Magnesium is a key mineral for humans. It plays an important role in a huge number of processes in our bodies. It has been linked to strong bones, better sleep, lower blood pressure, preventing migraines and helping against depression. But in this article we will stick to its possible benefits for athletes and—in particular—the process of muscle building and recovery.
What is it?
Magnesium is a silver-white, alkaline earth metal. Due to Western diets a lot of people do not consume enough of it each day. Roughly a quarter of the body’s magnesium is found in muscle tissue, and it is involved in 325 different processes in the human body.
What does it do for athletes?
Magnesium plays a key role in both anaerobic and aerobic energy production. That’s why we cyclists are interested in it. One study found that athletes—gymnasts, footballers and basketball players—only consumed 70% of their daily requirement, while female runners only eat 59% of their minimum daily requirement.
The metal is key for the body’s energy production: ATP, which transports chemical energy for metabolism, cannot work without it. It is also key for the structural integrity of body proteins, and helps deliver calcium to nerve cells. Magnesium has a very important role in muscle efficiency, including energy production and oxygen uptake. But pain cavers take note: magnesium is lost in sweat, which is why it is an ingredient in many of those expensive, electrolyte-rich recovery drinks.
Unfortunately, many of the studies involving athletes and magnesium are not very consistent. But there is some evidence that too-little magnesium in athletes means they use more oxygen than those with optimal levels, and low levels are linked to cramp, excessive fatigue, mood swings and restless muscles.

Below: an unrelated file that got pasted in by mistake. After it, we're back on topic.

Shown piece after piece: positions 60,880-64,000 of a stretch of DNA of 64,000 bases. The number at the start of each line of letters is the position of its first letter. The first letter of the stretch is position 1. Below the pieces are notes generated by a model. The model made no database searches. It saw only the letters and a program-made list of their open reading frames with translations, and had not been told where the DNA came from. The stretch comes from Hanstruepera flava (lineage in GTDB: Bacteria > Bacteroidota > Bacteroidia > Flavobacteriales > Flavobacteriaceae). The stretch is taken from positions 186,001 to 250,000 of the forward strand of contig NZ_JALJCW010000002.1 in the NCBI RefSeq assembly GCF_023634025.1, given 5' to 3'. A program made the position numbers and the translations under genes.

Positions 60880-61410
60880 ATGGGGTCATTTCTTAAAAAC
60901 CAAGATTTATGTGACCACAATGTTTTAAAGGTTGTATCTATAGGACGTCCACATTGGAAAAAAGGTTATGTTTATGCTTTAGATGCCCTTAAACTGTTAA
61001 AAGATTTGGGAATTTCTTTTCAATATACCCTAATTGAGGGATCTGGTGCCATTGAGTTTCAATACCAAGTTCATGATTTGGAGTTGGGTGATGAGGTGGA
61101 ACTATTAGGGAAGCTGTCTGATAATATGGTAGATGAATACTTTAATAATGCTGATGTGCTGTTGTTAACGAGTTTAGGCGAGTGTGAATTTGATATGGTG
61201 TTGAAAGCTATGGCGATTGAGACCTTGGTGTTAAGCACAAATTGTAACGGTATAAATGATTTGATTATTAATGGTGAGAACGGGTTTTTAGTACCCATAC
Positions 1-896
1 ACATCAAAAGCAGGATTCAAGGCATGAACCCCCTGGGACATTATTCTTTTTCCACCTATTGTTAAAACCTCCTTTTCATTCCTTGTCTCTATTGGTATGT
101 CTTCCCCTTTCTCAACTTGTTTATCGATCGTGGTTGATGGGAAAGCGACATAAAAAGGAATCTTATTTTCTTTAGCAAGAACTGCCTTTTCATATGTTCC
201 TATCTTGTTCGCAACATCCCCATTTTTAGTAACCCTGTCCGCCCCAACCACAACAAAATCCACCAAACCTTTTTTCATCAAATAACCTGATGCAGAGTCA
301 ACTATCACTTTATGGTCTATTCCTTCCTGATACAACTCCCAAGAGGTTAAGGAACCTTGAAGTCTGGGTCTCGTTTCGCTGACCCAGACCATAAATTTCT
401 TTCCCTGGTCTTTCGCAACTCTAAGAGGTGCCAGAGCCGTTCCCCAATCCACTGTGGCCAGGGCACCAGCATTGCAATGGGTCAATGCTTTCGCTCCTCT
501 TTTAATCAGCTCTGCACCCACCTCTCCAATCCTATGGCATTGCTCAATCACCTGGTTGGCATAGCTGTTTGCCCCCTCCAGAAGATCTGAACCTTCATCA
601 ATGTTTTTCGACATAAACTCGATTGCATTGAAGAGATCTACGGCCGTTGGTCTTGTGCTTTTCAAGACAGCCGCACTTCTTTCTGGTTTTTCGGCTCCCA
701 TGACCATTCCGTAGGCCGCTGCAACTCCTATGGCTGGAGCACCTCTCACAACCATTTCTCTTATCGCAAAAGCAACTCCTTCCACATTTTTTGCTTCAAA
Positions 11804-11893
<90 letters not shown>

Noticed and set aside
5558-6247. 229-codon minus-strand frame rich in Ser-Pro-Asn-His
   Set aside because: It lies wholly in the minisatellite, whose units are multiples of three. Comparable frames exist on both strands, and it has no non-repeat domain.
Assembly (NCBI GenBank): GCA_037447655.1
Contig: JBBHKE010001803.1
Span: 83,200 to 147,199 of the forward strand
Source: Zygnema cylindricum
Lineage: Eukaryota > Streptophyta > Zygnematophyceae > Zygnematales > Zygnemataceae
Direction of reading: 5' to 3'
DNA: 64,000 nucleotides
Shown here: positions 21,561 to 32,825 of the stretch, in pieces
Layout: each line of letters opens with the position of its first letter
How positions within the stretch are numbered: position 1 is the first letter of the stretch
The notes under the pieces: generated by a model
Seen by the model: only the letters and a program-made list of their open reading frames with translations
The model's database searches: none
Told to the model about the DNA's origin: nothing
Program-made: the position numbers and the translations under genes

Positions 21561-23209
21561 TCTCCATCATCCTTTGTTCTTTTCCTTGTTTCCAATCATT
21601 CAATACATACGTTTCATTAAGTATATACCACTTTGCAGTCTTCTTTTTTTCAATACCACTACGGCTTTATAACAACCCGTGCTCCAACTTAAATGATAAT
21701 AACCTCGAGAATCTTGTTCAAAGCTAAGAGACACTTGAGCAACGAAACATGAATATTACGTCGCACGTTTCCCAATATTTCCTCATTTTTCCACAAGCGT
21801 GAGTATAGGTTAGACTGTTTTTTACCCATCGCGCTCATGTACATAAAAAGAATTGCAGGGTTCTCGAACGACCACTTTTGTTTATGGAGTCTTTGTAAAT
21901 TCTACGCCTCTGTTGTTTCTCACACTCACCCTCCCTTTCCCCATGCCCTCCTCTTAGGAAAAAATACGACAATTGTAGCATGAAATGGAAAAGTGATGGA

No, the stuff you rub on your hands is not the stuff you eat. Weightlifters and climbers use magnesium carbonate (MgCO3) to help their grip. Photograph: Getty Images.
Should I take it in pills?
So it’s clear: us cyclists should make sure we at least get enough magnesium if we are to get the best out of ourselves. So, should we grab the pills from the store and start munching? Well, be careful, is what we say—there are side-effects.
Magnesium oxide is an ionic compound, and magnesium citrate is a salt of magnesium. Both of these forms of magnesium are available in your local store as dietary supplements. But what do they mean? Magnesium oxide (chemical formula MgO) is a relatively simple compound, whereas magnesium citrate (chemical formula C6H6MgO7) is a magnesium salt of citric acid. Long story short: magnesium oxide has high levels of magnesium. It is cheap. But it absorbs much less well into your body than magnesium salt, such as (the more expensive) magnesium citrate.
Magnesium: to take, or not to take? That is the question. Photograph: Getty Images.
If you do decide to take magnesium in pill form be aware that it can upset your stomach and have a laxative effect. Also, if you take it too regularly, you may develop laxative dependence. This basically means your bowels get used to it and work less well without it. Also, talk to your doctor if taking antibiotics, as magnesium can reduce their effect.
The daily recommended amount of magnesium is up to 400mg a day. Some say you need to consider taking 600mg of magnesium oxide in order to get the required dosage, as it does not absorb well into the body.
What foods are rich in magnesium?
Magnesium is essential for overall health and especially for those of us who take our training, recovery and diet seriously. But the best way to get it is the natural way, of course. The richest natural sources of magnesium are pumpkin seeds, brazil nuts and almonds. But spinach, broccoli, avocados, bananas, black-eyed peas, brown rice and quinoa are also rich in this muscle-friendly mineral.
Or just take a bath in it!
Weirdly, magnesium is also absorbed into your body through your skin. So after a long, tough ride you can simply soak in the bath in magnesium sulphate. Sounds strange? The famous brand name Epsom Bath Salts is actually magnesium sulphate, but don’t soak in it for more than 30 minutes… Now you know!